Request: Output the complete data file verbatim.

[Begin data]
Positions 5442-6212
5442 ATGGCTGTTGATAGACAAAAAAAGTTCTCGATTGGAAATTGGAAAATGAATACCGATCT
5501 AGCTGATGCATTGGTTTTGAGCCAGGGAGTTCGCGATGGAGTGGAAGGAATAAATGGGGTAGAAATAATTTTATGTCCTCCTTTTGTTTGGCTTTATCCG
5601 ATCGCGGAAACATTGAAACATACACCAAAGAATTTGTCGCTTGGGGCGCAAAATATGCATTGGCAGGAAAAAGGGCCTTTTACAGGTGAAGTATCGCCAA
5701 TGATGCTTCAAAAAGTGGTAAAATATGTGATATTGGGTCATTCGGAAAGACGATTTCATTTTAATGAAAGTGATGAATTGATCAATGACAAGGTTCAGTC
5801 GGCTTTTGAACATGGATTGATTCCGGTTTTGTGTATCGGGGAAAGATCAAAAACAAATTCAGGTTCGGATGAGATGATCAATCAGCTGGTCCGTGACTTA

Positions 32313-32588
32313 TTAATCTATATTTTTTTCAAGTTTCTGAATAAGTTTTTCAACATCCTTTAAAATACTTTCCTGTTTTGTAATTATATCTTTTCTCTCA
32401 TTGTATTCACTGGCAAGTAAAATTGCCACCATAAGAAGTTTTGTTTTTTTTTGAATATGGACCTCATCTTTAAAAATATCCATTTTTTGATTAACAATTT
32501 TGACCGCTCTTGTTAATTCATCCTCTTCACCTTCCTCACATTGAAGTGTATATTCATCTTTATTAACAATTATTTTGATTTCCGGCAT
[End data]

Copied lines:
Positions 5442-6212
5442 ATGGCTGTTGATAGACAAAAAAAGTTCTCGATTGGAAATTGGAAAATGAATACCGATCT
5501 AGCTGATGCATTGGTTTTGAGCCAGGGAGTTCGCGATGGAGTGGAAGGAATAAATGGGGTAGAAATAATTTTATGTCCTCCTTTTGTTTGGCTTTATCCG
5601 ATCGCGGAAACATTGAAACATACACCAAAGAATTTGTCGCTTGGGGCGCAAAATATGCATTGGCAGGAAAAAGGGCCTTTTACAGGTGAAGTATCGCCAA
5701 TGATGCTTCAAAAAGTGGTAAAATATGTGATATTGGGTCATTCGGAAAGACGATTTCATTTTAATGAAAGTGATGAATTGATCAATGACAAGGTTCAGTC
5801 GGCTTTTGAACATGGATTGATTCCGGTTTTGTGTATCGGGGAAAGATCAAAAACAAATTCAGGTTCGGATGAGATGATCAATCAGCTGGTCCGTGACTTA

Positions 32313-32588
32313 TTAATCTATATTTTTTTCAAGTTTCTGAATAAGTTTTTCAACATCCTTTAAAATACTTTCCTGTTTTGTAATTATATCTTTTCTCTCA
32401 TTGTATTCACTGGCAAGTAAAATTGCCACCATAAGAAGTTTTGTTTTTTTTTGAATATGGACCTCATCTTTAAAAATATCCATTTTTTGATTAACAATTT
32501 TGACCGCTCTTGTTAATTCATCCTCTTCACCTTCCTCACATTGAAGTGTATATTCATCTTTATTAACAATTATTTTGATTTCCGGCAT